As we all know, this is the default way employees tend to relate to each other. The majority of our organizations, especially commercial businesses, tend to organize themselves as linear hierarchies. This is also how Omron is organized today.
Market Pricing relationships describe relationships in which people relate to each other concerning some ratio, rate, or proportion—think money or any other form of token.
These are typically relationships between buyers and sellers in a market, often defined by some kind of monetary transaction based on prices.
This is how employees of Omron probably related to each other in the times of Tateishi, when the organization was still highly decentralized featuring autonomous units (with their own P&L responsibility) that needed to collaborate with each other through market-like dynamics.
Equality Matching relationships describe people keeping track of what they give and receive while trying to keep the contributions balanced—i.e., tit-for-tat relationships.
These relationships are typically between friends or peers and are primarily concerned with ensuring the relationship remains in a balanced state. These relationships are also often characterized by different types of one-for-one correspondence, such as turn-taking or reciprocity.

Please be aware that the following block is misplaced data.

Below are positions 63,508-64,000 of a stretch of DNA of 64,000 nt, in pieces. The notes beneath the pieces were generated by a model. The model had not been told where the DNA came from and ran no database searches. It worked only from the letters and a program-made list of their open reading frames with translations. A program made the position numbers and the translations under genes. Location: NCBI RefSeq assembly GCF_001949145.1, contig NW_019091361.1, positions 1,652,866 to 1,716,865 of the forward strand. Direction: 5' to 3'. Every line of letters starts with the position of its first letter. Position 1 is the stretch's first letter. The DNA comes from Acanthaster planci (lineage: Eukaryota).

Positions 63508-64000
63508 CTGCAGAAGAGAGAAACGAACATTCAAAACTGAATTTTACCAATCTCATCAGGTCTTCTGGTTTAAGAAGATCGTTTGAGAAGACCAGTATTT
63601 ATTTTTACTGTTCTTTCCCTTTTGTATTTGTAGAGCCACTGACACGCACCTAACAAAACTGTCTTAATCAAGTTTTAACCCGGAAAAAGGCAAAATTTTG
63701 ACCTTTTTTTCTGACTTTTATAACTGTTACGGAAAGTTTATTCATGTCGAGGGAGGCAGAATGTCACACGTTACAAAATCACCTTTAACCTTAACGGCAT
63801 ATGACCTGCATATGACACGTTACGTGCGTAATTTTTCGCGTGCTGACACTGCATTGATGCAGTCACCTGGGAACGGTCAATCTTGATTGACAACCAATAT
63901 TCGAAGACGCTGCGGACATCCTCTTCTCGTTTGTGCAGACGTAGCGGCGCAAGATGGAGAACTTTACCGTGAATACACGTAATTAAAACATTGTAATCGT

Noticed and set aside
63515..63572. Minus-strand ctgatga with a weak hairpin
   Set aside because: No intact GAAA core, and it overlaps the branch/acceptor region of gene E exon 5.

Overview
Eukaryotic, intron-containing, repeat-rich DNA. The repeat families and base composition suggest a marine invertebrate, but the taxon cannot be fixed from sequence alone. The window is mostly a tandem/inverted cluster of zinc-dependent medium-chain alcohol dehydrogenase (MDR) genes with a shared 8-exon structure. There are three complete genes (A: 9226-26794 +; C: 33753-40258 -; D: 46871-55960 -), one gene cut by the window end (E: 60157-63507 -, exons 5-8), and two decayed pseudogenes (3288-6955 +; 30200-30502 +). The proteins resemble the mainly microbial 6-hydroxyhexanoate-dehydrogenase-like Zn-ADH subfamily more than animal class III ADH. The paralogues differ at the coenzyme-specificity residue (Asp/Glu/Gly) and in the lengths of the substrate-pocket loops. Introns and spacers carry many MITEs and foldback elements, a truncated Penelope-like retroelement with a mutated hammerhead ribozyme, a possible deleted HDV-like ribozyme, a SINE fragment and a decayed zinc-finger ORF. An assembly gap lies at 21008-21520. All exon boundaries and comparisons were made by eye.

Communal Sharing relationships describe people seeing each other as the same and perceiving each other as equivalents in a particular community.
These are typically intimate relationships between members of the same family, community, or other strongly bounded groups of people. Communal Sharing relationships are often characterized by some kind of shared markings (i.e., identical clothing and logos), rituals, and physical intimacy.
Another essential aspect of the relational models is the four fundamental motives underlying most moral judgments, emotions, and behavior in each model:
These four moral motives provide “control” in each separate model with so-called “relational regulation,” which can be regarded as morally motivated actions of peers to fit in well with a certain dominant relational mode.
Let's explain the four “moral motives” briefly:
1. Authority Ranking - Hierarchy
The relational motive generating and controlling authority ranking relationships is the need for hierarchy. People may also talk about a motivation of power.
2. Market Pricing - Proportionality
The relational motive generating and controlling market pricing relationships is the need for proportionality. People may also talk about a motivation of achievement.
3. Equality Matching — Equality
The relational motive generating and controlling equality matching relationships is the need for equality. People may also talk about “being equal,” “equally matched,” or the need for fairness.
4. Communal Sharing — Unity
The relational motive generating communal sharing relationships is the need for unity. People may also talk about a motivation of a sense of belonging or the need to belong.
Predominant relational modes
Note: It is important to realize that there is no particular order in these models. In other words, one model is not better than another. They are also not “pure,” meaning we use these models in complex and dynamic combinations in daily life.
Also, it is not just the relational models between two members that count in organizations, because the relationship between two members also has an impact—along with moral implications—on the respective member's relationship and with others in the organization.